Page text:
Nick graduated Colstrip in 1948 and married his High School sweetheart, Margaret Trube. He took a job with Foley Brothers and worked at the mine in Colstrip from 1947-1958. He also helped support his young family by playing drums in a dance band, and as a referee for high school football and basketball games. He was hired by the Northern Pacific RR and assisted in the closing of the mine until operations halted. He then began a long tenure with the construction company Wickens Brothers until 1981. Due to his tenacity in life and learning Nick always rose quickly to leadership positions. As members of a close-knit construction family, many memories were mad as they traveled from job to job, producing long-time friends in Winifred, Lewistown, on the Northern Cheyenne Reservation, in all places across MT.
In 1984 he and wife Marg decided to move back to their Rosebud County roots and started their own construction company, Partners Inc. Nick worked with Morning Star Enterprises for a year, did a job in Glacier Park for the US Department of the Interior, and also designed a scaffolding system to repair Hungry Horse Dam. They completed work for the Northern Cheyenne Tribe, Montana State Highways, BIA, and the Public Health Service. A true imagineer, Nick also designed an efficient mound septic system that enabled tribal members to build their homes at a lower cost.
As a retiree Nick loved gardening, growing fruit trees, collecting antiques, and has 100s of items on display in the Winifred Museum which includes everything from a milk and pop bottle collection, to guns, and tools. He loved going to garage sales and was always on the hunt for a good hammer. Nick also donated the use and operation of his machinery and labor for many community projects that were headed by the Chamber of Commerce such as the picnic area by Chief Dull Knife College, as well as helping the Everything Beautiful Thrift Store and more recently, the Circle of Life Youth Lodge in Muddy Cluster.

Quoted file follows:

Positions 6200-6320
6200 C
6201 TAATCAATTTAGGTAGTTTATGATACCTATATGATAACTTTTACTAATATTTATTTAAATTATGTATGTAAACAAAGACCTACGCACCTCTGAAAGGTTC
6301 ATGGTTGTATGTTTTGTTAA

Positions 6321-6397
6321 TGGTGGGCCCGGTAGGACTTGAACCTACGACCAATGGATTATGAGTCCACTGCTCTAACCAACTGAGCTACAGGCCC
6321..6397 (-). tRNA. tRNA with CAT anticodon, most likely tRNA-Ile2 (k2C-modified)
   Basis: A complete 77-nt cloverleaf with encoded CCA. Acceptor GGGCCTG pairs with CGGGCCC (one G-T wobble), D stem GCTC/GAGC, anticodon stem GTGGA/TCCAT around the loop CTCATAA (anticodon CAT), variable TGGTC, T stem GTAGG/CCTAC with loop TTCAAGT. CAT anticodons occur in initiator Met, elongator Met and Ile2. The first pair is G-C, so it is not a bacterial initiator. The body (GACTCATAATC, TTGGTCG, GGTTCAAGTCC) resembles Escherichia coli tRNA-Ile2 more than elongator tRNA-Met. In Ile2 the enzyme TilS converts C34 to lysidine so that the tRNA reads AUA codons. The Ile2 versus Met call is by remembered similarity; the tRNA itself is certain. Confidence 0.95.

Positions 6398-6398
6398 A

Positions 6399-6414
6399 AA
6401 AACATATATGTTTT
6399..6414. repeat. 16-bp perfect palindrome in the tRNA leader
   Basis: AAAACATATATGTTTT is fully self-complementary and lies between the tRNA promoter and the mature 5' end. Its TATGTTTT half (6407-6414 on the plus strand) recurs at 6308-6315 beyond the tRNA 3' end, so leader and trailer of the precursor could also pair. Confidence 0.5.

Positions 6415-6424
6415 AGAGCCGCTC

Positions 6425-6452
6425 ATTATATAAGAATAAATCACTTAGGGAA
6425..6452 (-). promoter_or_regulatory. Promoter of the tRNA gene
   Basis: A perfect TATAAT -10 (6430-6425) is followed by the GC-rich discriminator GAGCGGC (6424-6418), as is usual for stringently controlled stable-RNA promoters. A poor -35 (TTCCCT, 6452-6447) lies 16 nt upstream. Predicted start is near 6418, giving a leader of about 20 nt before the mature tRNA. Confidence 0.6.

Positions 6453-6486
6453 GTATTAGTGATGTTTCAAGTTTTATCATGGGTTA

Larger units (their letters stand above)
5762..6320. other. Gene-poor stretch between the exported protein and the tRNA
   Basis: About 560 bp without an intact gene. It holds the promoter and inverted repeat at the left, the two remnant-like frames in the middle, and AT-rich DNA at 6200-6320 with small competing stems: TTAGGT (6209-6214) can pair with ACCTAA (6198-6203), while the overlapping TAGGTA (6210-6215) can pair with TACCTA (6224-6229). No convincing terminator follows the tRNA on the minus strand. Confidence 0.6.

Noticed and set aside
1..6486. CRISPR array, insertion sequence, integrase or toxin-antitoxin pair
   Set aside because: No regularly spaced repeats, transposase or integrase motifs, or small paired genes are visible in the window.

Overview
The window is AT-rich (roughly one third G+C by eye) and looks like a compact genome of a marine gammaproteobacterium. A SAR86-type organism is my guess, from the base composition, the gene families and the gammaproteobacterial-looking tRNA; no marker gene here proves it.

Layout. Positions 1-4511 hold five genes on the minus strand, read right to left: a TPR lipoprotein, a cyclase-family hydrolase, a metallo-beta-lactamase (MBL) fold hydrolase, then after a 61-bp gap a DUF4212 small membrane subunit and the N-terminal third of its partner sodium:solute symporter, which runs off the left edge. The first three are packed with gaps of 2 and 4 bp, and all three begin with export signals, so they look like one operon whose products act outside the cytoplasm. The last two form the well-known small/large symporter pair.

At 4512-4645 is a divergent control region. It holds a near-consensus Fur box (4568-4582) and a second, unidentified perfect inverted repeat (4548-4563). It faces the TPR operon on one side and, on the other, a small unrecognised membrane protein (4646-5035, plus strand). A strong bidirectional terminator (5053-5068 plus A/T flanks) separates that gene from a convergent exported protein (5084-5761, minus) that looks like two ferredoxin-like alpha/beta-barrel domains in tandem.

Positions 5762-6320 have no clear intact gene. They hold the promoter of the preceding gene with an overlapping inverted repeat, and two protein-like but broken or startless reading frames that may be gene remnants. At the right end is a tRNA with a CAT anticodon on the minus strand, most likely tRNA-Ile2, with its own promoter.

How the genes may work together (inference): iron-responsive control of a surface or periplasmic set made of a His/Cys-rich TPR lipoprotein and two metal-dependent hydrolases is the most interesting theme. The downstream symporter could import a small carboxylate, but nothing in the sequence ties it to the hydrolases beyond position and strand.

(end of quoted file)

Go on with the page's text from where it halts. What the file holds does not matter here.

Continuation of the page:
Nick was preceded in death by his wife Margaret, grandson Deryl Swanz, his parents and siblings.
Nick is survived by his five children, 12 grandchildren, and 13 great-grandchildren:
1st born: Bob (Susan, deceased) their son Scott, with kids-Emera, Salem, Talon & Tyr; Bob’s daughter Sabrina and her daughter Aslin.
2nd born: Bill (Natalie) children Megan, Nickolas and Adam (Raul Martinez).
3rd born: Karen (Dennis Duty) their children Brooke, daughters Harper and Sawyer; Ashley (Ryan Dunn) son Cannon, step-children Braylon, and Grace; daughter Alysha (Steven Valentine) and their kids Olivia, Hailey and Noah.
4th born: Susan Swanz, her son Ben (his boys Layne & Thomas), and the last grandson, Parker Justin.
Gene (Joy) Culver, a son adopted in the Indian way, (their daughters Medina and Monique).
Nick considered everyone a friend, and could strike up a conversation on any topic, with anyone. He was a true story-teller and is already dearly missed.
We would like to express a special thank you to the Northern Cheyenne Service Unit Emergency Team, and all the Indian Health Service staff that took such good care of him throughout the years, and to the staff at Shoulderblade Complex. Nick really enjoyed getting meals and seeing everyone there.
Anyone wishing to donate a memorial in Dad’s name may send it to the Lame Deer Boys and Girls Club or to the Circle of Life Youth Lodge at Muddy Cluster.